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Frédéric Chopin: Mazurkas op. 6 no. 3, op.7 no.1, op. 17 nos. 2 & 4, op. 24 nos. 2 & 4, op. 56 no.1, op. 59 nos. 1, 2, & 3, op. 63 no. 3, op. 68 nos. 2 & 4 – Scherzo no.1, op. 20 – Nocturne op. 48 no.1 – Polonaise-Fantaisie, op. 61

Cédric Tiberghien (piano)
Recording Teldex Studio Berlin (January 2010) – 70’18
harmonia mundi HMC 902073 –Booklet in English, French, and German

Cédric Tiberghien originally conceived this program in 1999 for the 150th anniversary of the death of Chopin. The concept being the offering of a panoramic study of Chopin’s compositions featuring several of the larger “representative” works with the mazurkas acting as a chronological thread between them. It is a concept that works very well indeed, and makes for a most interesting program and fascinating listening.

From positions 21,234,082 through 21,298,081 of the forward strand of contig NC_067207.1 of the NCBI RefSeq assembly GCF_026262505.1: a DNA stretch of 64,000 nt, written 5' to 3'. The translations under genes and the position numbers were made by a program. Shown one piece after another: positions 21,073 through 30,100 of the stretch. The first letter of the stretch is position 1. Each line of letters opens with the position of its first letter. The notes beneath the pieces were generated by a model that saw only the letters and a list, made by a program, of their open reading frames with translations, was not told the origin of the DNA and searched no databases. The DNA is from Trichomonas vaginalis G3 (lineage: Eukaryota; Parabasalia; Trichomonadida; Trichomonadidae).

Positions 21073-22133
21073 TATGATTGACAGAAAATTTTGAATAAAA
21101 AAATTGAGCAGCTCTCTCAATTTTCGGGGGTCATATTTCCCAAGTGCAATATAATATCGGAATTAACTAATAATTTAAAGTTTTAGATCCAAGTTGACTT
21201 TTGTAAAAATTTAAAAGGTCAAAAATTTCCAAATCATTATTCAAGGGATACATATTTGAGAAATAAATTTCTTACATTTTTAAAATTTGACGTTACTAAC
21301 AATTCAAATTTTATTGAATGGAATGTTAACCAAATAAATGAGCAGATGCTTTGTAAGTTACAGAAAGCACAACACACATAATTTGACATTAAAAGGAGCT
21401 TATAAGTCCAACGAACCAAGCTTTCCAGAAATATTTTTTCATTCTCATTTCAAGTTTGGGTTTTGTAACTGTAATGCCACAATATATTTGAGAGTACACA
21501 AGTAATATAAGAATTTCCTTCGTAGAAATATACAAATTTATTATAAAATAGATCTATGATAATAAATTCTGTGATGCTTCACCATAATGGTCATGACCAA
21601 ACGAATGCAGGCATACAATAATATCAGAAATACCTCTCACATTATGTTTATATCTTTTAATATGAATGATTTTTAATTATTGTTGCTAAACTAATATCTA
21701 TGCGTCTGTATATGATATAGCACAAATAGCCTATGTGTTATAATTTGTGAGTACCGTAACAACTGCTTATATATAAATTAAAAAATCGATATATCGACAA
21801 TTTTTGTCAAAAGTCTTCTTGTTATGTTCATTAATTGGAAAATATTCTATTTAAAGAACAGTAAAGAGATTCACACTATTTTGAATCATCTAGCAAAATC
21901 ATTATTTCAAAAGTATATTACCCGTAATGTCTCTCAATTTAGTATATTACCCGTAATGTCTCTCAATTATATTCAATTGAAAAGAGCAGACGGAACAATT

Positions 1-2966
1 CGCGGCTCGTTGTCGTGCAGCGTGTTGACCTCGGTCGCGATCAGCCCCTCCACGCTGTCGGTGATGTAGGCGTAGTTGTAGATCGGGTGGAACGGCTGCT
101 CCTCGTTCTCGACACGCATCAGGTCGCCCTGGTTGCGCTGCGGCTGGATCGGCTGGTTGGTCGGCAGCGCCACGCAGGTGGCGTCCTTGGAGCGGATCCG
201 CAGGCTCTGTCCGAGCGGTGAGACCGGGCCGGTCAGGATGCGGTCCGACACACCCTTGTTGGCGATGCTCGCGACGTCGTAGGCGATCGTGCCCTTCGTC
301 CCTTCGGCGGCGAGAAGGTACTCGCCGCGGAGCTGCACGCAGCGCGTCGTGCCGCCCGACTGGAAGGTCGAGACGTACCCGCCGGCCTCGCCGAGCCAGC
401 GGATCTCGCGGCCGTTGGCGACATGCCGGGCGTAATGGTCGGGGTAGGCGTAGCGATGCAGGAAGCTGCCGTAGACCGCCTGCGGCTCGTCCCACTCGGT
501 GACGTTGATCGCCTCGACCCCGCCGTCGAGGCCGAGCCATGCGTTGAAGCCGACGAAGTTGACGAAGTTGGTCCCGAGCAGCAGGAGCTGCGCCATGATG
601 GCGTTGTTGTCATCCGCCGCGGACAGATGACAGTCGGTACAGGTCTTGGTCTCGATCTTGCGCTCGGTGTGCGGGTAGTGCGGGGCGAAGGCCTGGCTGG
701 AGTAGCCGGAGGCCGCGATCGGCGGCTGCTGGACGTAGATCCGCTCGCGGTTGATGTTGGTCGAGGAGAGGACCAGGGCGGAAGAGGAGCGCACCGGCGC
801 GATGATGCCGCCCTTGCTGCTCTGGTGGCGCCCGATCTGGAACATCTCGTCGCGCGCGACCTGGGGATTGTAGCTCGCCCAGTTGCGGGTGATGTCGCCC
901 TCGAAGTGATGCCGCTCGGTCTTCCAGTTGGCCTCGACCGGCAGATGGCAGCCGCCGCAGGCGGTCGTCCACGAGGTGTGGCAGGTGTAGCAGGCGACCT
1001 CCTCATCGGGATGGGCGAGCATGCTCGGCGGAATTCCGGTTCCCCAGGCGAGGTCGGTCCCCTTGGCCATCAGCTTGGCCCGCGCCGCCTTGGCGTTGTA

I have greatly enjoyed this recording and listened to it many times. Mr. Tiberghien is a pianist who combines a prodigious technique with great style and poetry. To my thinking he plays this music as perhaps Chopin himself would have played it. That is to say with a delicate touch and an enormous melodic sensitivity. Too often today Chopin’s decidedly “salon” pieces are played with a bombastic virtuosity that more resembles the music of Franz Liszt. Having seen the death cast of Chopin’s hands on exhibition at the museum of La Scala di Milano, I can tell you that his hands were small with delicate and pointed fingers. They were not the hands of someone who “banged” on the keyboard. Mr. Tiberghien does not “pound” the keys either. That is not to say he cannot dazzle one with virtuosity, as he certainly does in the Polonaise-Fantasie and especially in the Scherzo, but what impresses one most with his playing is the atmosphere he evokes and the perfume he calls forth from the piano. He completely melts you with the melody of the Nocturne, and the dance elements of the mazurkas are only hinted at as they give way to a deeper freedom of expression and invention.

This performance often recalls the playing of Arthur Rubinstein, but has an originality of interpretation all its own. I can highly recommend the recording and it would certainly make a great Christmas gift for the piano buff on your list.

Micaele Sparacino




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